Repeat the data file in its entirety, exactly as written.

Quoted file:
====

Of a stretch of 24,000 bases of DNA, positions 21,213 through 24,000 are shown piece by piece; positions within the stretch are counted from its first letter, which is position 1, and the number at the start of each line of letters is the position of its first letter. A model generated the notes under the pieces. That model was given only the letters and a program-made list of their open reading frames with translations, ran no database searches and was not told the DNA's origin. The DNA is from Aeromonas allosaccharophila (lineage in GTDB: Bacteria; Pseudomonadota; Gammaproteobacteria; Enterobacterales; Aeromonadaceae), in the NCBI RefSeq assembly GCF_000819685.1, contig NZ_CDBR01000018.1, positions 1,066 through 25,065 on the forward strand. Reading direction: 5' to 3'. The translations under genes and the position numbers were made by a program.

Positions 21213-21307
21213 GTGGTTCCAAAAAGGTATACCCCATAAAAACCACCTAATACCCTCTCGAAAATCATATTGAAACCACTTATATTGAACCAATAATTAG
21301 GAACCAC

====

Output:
Of a stretch of 24,000 bases of DNA, positions 21,213 through 24,000 are shown piece by piece; positions within the stretch are counted from its first letter, which is position 1, and the number at the start of each line of letters is the position of its first letter. A model generated the notes under the pieces. That model was given only the letters and a program-made list of their open reading frames with translations, ran no database searches and was not told the DNA's origin. The DNA is from Aeromonas allosaccharophila (lineage in GTDB: Bacteria; Pseudomonadota; Gammaproteobacteria; Enterobacterales; Aeromonadaceae), in the NCBI RefSeq assembly GCF_000819685.1, contig NZ_CDBR01000018.1, positions 1,066 through 25,065 on the forward strand. Reading direction: 5' to 3'. The translations under genes and the position numbers were made by a program.

Positions 21213-21307
21213 GTGGTTCCAAAAAGGTATACCCCATAAAAACCACCTAATACCCTCTCGAAAATCATATTGAAACCACTTATATTGAACCAATAATTAG
21301 GAACCAC